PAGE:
WASHINGTON - The House passed an $819 billion stimulus bill Wednesday evening by a 244-188 margin without a single Republican lawmaker voting for the landmark measure to jolt the economy and create new jobs.
The economic-recovery legislation, which could bring South Carolina at least $3.2 billion, now moves to the Senate, where it faces significant hurdles.
In their unanimous rejection of the stimulus plan, House Republicans ignored President Barack Obama's appeal for bipartisan support and rejected the first major legislative initiative of his weeklong tenure.
Obama, after meeting with business leaders, gave no hint of dismay over the Republican rebellion. He thanked the House for approving the measure and invited congressional leaders from both parties for cocktails at the White House.
"It will double our capacity to generate renewable energy," Obama said of the stimulus bill. "It will lower the cost of health care by billions and improve its quality. It will modernize thousands of classrooms and send more kids to college. And it will put billions of dollars in immediate tax relief into the pockets of working families."
As part of "unprecedented measures that will allow the American people to hold my administration accountable," Obama said his aides had set up a new Web site - www.recovery.gov - where "every American will be able to see how and where we spend taxpayer dollars."
The measure would provide $550 billion in new federal spending and $275 billion in tax cuts, most of them aimed at low-income and middle-class families.
A new analysis by the nonpartisan Congressional Budget Office put its net price tag at $816 billion, and the House added $3 billion in more public transit funds, bringing the total to $819.
Eleven Democrats, most of them members of the "Blue Dog" faction of fiscal conservatives, also voted against the measure to fund road repairs, school construction, alternative energy investment, public housing, mass transit and other needs.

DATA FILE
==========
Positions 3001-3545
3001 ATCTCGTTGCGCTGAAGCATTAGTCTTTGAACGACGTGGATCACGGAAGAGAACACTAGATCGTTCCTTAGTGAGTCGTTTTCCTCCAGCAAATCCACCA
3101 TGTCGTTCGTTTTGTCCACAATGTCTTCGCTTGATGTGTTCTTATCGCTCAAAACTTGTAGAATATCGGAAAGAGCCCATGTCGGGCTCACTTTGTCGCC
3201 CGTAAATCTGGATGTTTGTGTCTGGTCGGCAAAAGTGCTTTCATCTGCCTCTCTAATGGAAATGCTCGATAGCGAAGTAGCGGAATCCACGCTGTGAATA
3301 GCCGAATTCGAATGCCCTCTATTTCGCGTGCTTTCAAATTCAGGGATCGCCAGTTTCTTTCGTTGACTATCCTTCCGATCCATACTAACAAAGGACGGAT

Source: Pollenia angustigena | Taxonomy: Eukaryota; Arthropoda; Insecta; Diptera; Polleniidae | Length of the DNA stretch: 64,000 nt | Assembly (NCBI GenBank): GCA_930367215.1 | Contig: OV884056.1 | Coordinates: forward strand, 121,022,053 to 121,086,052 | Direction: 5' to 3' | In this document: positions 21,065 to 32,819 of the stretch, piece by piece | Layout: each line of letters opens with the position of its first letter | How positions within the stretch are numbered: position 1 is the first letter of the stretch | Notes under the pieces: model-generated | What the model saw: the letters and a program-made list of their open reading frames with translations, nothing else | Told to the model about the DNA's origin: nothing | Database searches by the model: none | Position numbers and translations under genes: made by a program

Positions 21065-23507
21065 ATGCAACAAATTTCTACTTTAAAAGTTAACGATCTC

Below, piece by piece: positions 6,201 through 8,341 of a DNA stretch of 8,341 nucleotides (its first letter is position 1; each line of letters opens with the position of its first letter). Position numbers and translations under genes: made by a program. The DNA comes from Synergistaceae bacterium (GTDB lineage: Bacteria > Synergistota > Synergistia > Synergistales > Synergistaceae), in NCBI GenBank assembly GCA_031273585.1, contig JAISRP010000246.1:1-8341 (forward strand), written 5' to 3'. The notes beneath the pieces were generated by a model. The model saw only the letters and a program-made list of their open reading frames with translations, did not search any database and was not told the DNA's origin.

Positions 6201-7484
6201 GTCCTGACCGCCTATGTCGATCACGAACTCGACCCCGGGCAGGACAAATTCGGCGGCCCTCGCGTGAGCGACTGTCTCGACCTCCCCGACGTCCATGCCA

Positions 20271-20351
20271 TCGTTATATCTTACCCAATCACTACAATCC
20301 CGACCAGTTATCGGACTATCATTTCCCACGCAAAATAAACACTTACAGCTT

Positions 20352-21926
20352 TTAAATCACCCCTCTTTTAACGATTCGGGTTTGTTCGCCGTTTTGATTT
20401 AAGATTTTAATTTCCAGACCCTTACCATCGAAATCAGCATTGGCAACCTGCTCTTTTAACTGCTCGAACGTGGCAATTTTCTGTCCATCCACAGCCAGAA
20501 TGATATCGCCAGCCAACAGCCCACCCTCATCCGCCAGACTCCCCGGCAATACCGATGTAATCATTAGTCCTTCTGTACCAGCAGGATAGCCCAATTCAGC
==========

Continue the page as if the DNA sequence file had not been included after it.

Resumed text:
House Majority Whip Jim Clyburn of Columbia and House Budget Committee chairman John Spratt voted for the stimulus. Reps. Joe Wilson, Henry Brown, Gresham Barrett and Bob Inglis joined 173 other Republican lawmakers in opposing it.
In floor debate before the vote, Clyburn said a record 210,000 South Carolinians have lost their jobs, producing a 9.5 percent unemployment rate, the nation's third-highest.
"Our package is balanced," Clyburn said, holding up a sheaf of letters from corporate CEOs and business groups that he said back the bill. "It has middle-class tax cuts. It has business tax cuts. It has investments in our physical infrastructure. It is the right mix of spending and tax breaks to get America working again."
Barrett, of Westminister, helped lead the Republican revolt against the measure.
"Without a doubt, the American people are suffering," Barrett told his colleagues. "Unfortunately, rather than focusing on job-creating measures like infrastructure improvement and tax cuts, the Democrats have put forth legislation with billions in unwarranted and unrelated spending."